Martha Brown (1828-1880) in photos, the dates are estimated at Left-Right: c1865, c1860 & late 1870s.8.







Bibliography:  The Art of the Brontës, Christine Alexander and Jane Sellars, (Cambridge University Press, 1995) 

1. Charlotte Bronte's 'portrait of a Young Woman' first appeared as an illustration in 1905. William Robertson Nicoll (1851-1923) would have been aware of its publication so it is unlikely that this is the lost 'Pencil Sketch of Emily', shown to him by Martha Brown in 1879.

This is not a portrait of Ellen Nussey. It has been compared with the photographs of her, but the lips and mouth are the wrong shape altogether.

1a. The handwriting reads: "By my daughter Charlotte, P Bronte, Min[iste]r".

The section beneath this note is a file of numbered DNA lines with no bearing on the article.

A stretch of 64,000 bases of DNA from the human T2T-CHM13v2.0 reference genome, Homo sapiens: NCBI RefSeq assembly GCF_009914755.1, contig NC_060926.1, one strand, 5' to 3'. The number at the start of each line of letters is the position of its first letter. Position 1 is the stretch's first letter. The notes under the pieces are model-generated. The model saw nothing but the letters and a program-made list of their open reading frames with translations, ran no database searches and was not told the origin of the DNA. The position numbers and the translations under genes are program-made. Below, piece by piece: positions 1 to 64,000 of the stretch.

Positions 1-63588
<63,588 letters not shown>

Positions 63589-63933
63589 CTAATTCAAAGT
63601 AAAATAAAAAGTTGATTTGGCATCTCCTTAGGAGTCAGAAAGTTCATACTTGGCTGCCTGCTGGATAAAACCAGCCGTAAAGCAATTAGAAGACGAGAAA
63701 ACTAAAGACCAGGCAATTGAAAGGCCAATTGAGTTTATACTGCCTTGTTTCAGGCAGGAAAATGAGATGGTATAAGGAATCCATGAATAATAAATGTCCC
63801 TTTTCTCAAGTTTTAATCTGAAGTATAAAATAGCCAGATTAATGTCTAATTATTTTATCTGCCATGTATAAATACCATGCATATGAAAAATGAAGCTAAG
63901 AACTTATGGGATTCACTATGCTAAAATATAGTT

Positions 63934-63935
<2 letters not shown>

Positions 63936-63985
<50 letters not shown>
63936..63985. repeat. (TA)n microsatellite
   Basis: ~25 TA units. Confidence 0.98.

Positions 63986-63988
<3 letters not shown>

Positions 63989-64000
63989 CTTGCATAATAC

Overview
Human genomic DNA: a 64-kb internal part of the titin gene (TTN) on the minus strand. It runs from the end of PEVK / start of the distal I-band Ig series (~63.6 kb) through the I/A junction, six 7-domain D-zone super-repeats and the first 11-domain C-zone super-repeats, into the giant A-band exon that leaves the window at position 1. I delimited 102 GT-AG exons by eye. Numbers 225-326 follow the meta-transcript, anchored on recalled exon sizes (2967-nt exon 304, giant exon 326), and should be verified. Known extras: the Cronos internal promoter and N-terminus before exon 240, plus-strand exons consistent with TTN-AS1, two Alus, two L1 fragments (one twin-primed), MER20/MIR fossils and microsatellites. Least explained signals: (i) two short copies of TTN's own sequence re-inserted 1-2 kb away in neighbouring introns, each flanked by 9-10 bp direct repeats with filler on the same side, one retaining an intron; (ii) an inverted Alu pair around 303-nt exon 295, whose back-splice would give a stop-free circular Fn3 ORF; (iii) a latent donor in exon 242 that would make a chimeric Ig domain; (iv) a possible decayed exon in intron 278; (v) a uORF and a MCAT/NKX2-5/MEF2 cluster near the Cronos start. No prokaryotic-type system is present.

2. Brief bio of Joseph Horsfall Turner: 

3. Thornton Editions:

Thornton Edition of Tenant of Wildfell Hall, 1905 

Thornton Edition of Tenant of Wildfell Hall, 1907 (vol.1) (vol.2)

4. Sotheby's sale in 2012


5. See Charlotte's Two Portraits.

6. Charlotte did create at least one self-portrait and Branwell painted his own in the lost 'Gun Group'. Self portraits in profile are less common but for what appears to be an example see Charles Robert Leslie. Several features are a close match for 'Charlotte' in the 'Bronte Sisters Photo'. The original portrait is clearer and more detailed than the illustration published in 1905. The original portrait can be found here:

 See also: 

6a. The two small marks may be a fault in the collodion surface of the photo, or part of the woman's complexion.

6b. Davison, Alan. High-art Music and Low-brow Types: Physiognomy and Nineteenth-century Iconography Music. Journal of Music Research, No. 17, Winter 1999 (PDF File):